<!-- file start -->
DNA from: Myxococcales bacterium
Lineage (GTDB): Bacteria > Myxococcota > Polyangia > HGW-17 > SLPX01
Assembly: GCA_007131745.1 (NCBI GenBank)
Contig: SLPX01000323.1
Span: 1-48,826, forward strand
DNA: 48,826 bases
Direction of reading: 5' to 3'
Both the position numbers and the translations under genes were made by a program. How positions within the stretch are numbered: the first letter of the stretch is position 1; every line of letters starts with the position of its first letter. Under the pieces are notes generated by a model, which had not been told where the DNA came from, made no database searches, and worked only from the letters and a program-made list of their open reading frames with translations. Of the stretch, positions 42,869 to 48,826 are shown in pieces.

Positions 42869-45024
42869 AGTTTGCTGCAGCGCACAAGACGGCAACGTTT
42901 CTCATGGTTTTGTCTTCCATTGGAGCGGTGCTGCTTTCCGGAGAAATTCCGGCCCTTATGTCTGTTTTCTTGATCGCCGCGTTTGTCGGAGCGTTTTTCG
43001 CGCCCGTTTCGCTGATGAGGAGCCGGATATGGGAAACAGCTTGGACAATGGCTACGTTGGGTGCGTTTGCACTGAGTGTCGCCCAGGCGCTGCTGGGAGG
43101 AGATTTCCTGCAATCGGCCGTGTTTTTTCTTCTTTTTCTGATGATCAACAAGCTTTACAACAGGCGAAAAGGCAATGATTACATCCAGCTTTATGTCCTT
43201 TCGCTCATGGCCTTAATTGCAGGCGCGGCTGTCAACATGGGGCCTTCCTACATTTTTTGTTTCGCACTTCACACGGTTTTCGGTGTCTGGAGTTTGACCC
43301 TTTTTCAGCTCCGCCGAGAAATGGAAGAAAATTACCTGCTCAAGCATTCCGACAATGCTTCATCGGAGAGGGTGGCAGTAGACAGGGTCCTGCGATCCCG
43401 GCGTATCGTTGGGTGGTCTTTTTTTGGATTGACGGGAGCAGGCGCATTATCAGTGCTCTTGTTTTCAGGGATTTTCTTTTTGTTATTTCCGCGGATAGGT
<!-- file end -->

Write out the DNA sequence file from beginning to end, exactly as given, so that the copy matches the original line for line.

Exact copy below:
DNA from: Myxococcales bacterium
Lineage (GTDB): Bacteria > Myxococcota > Polyangia > HGW-17 > SLPX01
Assembly: GCA_007131745.1 (NCBI GenBank)
Contig: SLPX01000323.1
Span: 1-48,826, forward strand
DNA: 48,826 bases
Direction of reading: 5' to 3'
Both the position numbers and the translations under genes were made by a program. How positions within the stretch are numbered: the first letter of the stretch is position 1; every line of letters starts with the position of its first letter. Under the pieces are notes generated by a model, which had not been told where the DNA came from, made no database searches, and worked only from the letters and a program-made list of their open reading frames with translations. Of the stretch, positions 42,869 to 48,826 are shown in pieces.

Positions 42869-45024
42869 AGTTTGCTGCAGCGCACAAGACGGCAACGTTT
42901 CTCATGGTTTTGTCTTCCATTGGAGCGGTGCTGCTTTCCGGAGAAATTCCGGCCCTTATGTCTGTTTTCTTGATCGCCGCGTTTGTCGGAGCGTTTTTCG
43001 CGCCCGTTTCGCTGATGAGGAGCCGGATATGGGAAACAGCTTGGACAATGGCTACGTTGGGTGCGTTTGCACTGAGTGTCGCCCAGGCGCTGCTGGGAGG
43101 AGATTTCCTGCAATCGGCCGTGTTTTTTCTTCTTTTTCTGATGATCAACAAGCTTTACAACAGGCGAAAAGGCAATGATTACATCCAGCTTTATGTCCTT
43201 TCGCTCATGGCCTTAATTGCAGGCGCGGCTGTCAACATGGGGCCTTCCTACATTTTTTGTTTCGCACTTCACACGGTTTTCGGTGTCTGGAGTTTGACCC
43301 TTTTTCAGCTCCGCCGAGAAATGGAAGAAAATTACCTGCTCAAGCATTCCGACAATGCTTCATCGGAGAGGGTGGCAGTAGACAGGGTCCTGCGATCCCG
43401 GCGTATCGTTGGGTGGTCTTTTTTTGGATTGACGGGAGCAGGCGCATTATCAGTGCTCTTGTTTTCAGGGATTTTCTTTTTGTTATTTCCGCGGATAGGT